Mike Rawlings, fighting the pension with all he's got.
Mike Rawlings, fighting the pension with all he's got.
Patrick Michels

After Mediation Fails, Dallas Police Pension Fight Heads Back to Austin

This week there was some hope that the city of Dallas and the troubled Dallas Police and Fire Pension System were on their way to reaching a deal to save the pension from potential insolvency.

Early Wednesday morning, however, that mediation broke down, leading to some of the strongest signals yet from Dallas city officials about the future of pensions for Dallas' uniformed employees.

Thursday afternoon, ahead of Dallas Mayor Mike Rawlings' testimony in Austin in front of the Texas Pension Review Board, the City Council unanimously approved a resolution calling on the four council members who sit on the pension board to exercise any legal means necessary to steer the pension away from insolvency.

The council is concerned that the fund's $3.6 billion unfunded liability — combined with withdrawals from some retirees Deferred Retirement Option Program (DROP) accounts — could leave the fund insolvent in less than a decade. DROP accounts are savings accounts with guaranteed interest rates. As officials and the public found out about the fund's instability last year, members of the fund with DROP accounts withdrew about $600 million. Rawlings — who has an ongoing lawsuit against the pension system to stop DROP withdrawals — has called it a run on the bank. Pension officials have blamed the mayor for panicking retirees, inspiring the withdrawals.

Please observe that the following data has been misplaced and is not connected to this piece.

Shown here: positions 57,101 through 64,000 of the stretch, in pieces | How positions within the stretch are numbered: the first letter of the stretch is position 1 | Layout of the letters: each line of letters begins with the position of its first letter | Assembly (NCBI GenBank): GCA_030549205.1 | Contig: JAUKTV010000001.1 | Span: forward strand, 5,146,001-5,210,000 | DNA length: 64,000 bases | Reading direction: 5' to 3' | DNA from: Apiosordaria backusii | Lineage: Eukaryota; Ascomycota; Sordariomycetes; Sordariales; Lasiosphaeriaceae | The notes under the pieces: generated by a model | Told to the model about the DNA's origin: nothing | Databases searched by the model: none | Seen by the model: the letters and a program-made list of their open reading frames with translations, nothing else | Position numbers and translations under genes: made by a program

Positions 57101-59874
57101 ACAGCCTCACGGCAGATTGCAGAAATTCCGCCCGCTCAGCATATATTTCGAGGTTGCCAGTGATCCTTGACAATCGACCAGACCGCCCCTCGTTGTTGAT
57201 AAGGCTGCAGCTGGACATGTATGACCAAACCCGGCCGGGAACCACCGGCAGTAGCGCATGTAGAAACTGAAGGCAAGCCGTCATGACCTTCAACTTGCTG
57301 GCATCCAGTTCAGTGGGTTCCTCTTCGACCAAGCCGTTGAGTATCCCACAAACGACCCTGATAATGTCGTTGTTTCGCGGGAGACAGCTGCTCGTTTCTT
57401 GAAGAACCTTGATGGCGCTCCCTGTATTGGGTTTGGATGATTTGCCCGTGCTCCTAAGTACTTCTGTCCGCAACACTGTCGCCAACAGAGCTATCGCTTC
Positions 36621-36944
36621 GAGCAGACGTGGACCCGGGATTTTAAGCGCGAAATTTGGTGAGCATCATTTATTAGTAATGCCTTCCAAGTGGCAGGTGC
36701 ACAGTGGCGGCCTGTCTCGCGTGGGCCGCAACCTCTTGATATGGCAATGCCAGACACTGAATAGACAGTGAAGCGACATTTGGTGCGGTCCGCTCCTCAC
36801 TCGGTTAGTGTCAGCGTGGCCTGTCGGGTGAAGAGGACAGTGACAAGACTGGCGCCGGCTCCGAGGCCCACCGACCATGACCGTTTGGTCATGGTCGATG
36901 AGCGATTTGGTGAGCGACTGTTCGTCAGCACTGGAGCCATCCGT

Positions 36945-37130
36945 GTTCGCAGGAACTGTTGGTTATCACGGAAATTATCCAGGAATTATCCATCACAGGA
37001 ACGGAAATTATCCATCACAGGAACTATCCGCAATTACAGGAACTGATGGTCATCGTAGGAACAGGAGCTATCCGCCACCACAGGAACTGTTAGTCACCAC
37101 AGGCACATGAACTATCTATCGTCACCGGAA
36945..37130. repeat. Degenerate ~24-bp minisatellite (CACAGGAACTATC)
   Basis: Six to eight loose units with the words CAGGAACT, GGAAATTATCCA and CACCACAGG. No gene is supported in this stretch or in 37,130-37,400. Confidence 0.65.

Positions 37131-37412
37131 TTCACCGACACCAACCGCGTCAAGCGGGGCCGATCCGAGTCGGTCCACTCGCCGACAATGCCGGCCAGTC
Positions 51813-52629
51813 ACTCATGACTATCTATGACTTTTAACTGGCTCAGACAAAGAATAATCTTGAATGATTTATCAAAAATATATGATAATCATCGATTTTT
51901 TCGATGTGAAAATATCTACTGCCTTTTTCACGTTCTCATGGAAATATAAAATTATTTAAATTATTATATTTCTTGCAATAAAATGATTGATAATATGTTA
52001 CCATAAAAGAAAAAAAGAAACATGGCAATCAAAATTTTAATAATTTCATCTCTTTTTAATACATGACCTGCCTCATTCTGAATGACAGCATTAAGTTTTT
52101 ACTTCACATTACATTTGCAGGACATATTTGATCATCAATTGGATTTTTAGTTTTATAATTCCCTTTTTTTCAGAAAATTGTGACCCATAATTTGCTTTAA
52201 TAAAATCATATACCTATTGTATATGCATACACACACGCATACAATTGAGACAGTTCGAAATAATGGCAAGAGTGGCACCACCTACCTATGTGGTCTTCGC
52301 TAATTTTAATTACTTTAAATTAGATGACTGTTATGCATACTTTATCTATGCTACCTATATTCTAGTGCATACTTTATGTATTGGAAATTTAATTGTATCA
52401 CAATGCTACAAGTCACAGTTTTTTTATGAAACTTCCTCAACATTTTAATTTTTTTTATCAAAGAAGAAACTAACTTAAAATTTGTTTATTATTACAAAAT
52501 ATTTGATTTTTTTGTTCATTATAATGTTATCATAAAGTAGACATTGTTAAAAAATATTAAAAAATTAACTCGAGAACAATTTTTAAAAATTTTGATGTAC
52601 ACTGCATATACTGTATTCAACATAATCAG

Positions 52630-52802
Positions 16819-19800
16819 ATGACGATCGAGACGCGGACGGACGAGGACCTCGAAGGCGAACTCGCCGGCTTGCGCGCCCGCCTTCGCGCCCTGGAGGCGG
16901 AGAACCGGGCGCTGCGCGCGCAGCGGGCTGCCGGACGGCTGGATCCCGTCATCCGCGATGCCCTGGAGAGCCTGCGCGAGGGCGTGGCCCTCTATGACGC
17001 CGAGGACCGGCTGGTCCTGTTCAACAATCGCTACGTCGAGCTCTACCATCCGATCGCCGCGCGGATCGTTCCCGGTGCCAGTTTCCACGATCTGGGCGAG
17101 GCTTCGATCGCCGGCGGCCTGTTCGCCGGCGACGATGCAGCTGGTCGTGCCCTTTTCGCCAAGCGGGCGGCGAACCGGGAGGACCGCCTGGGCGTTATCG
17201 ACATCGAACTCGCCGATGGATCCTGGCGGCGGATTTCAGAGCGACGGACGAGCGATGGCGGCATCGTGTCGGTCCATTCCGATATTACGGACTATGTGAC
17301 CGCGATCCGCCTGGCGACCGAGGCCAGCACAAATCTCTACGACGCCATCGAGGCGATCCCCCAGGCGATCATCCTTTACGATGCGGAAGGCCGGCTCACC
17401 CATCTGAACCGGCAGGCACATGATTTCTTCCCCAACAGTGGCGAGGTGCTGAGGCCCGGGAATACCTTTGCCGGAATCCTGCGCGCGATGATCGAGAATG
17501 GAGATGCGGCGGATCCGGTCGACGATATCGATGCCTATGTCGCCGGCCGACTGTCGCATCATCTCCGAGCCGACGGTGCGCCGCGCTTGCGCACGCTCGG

The City Council now feels the threat is high enough that the council is willing to pay the legal bills for any Pension Board member who hires private counsel to take on the system in court.

"This is not a step that the four pension trustees have taken lightly," said City Council member and Pension Board member Philip Kingston. "There is a severe problem at the pension and we need the help of a court, I believe, to sort it out."

Thursday in Austin, Rawlings and the fund's executive director, Kelly Gottschalk, disagreed over why the talks broke down. Rawlings, according to reporters tweeting from the meeting, said there was disagreement over the city's proposal to prop up the fund by clawing back interest already paid to retirees with DROP accounts. Gottschalk insisted that the fund's leadership was willing to close this deal on Tuesday night, but took issue with the city's recently released backup plan for the fund which would replace the pension with a partially city-funded 401k plan.

The resolution passed by the council on Wednesday, she said, was a "distraction."

While the pension board did not signal Thursday whether or not it plans to intervene in the fight between the city and its police and firefighters, the board's chairman, Josh McGee, seemed to agree that the system's priority should be ensuring base benefit payments. "Monthly disbursements as part of the base benefit is very important. It probably ranks above DROP disbursals," McGee said, according to KXAS' Ken Kalthoff.

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